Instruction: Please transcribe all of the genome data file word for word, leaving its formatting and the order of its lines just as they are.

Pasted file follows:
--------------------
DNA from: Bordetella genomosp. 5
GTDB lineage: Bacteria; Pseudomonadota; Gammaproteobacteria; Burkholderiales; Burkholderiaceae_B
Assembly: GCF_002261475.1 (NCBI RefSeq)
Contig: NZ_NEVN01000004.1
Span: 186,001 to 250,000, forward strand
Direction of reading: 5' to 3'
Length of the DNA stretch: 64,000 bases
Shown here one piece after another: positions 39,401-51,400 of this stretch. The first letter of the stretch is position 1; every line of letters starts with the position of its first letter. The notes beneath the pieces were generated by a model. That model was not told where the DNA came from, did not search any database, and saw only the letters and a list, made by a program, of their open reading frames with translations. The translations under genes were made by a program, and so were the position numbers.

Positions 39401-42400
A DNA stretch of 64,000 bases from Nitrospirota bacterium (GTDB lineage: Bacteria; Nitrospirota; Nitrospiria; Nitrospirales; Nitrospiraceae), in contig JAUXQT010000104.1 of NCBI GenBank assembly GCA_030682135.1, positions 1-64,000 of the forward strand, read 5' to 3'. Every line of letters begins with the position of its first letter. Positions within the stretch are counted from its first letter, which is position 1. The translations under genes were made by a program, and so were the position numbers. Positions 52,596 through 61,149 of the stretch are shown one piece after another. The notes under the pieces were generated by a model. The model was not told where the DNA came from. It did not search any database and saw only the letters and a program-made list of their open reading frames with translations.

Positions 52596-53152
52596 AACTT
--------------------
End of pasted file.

DNA from: Bordetella genomosp. 5
GTDB lineage: Bacteria; Pseudomonadota; Gammaproteobacteria; Burkholderiales; Burkholderiaceae_B
Assembly: GCF_002261475.1 (NCBI RefSeq)
Contig: NZ_NEVN01000004.1
Span: 186,001 to 250,000, forward strand
Direction of reading: 5' to 3'
Length of the DNA stretch: 64,000 bases
Shown here one piece after another: positions 39,401-51,400 of this stretch. The first letter of the stretch is position 1; every line of letters starts with the position of its first letter. The notes beneath the pieces were generated by a model. That model was not told where the DNA came from, did not search any database, and saw only the letters and a list, made by a program, of their open reading frames with translations. The translations under genes were made by a program, and so were the position numbers.

Positions 39401-42400
A DNA stretch of 64,000 bases from Nitrospirota bacterium (GTDB lineage: Bacteria; Nitrospirota; Nitrospiria; Nitrospirales; Nitrospiraceae), in contig JAUXQT010000104.1 of NCBI GenBank assembly GCA_030682135.1, positions 1-64,000 of the forward strand, read 5' to 3'. Every line of letters begins with the position of its first letter. Positions within the stretch are counted from its first letter, which is position 1. The translations under genes were made by a program, and so were the position numbers. Positions 52,596 through 61,149 of the stretch are shown one piece after another. The notes under the pieces were generated by a model. The model was not told where the DNA came from. It did not search any database and saw only the letters and a program-made list of their open reading frames with translations.

Positions 52596-53152
52596 AACTT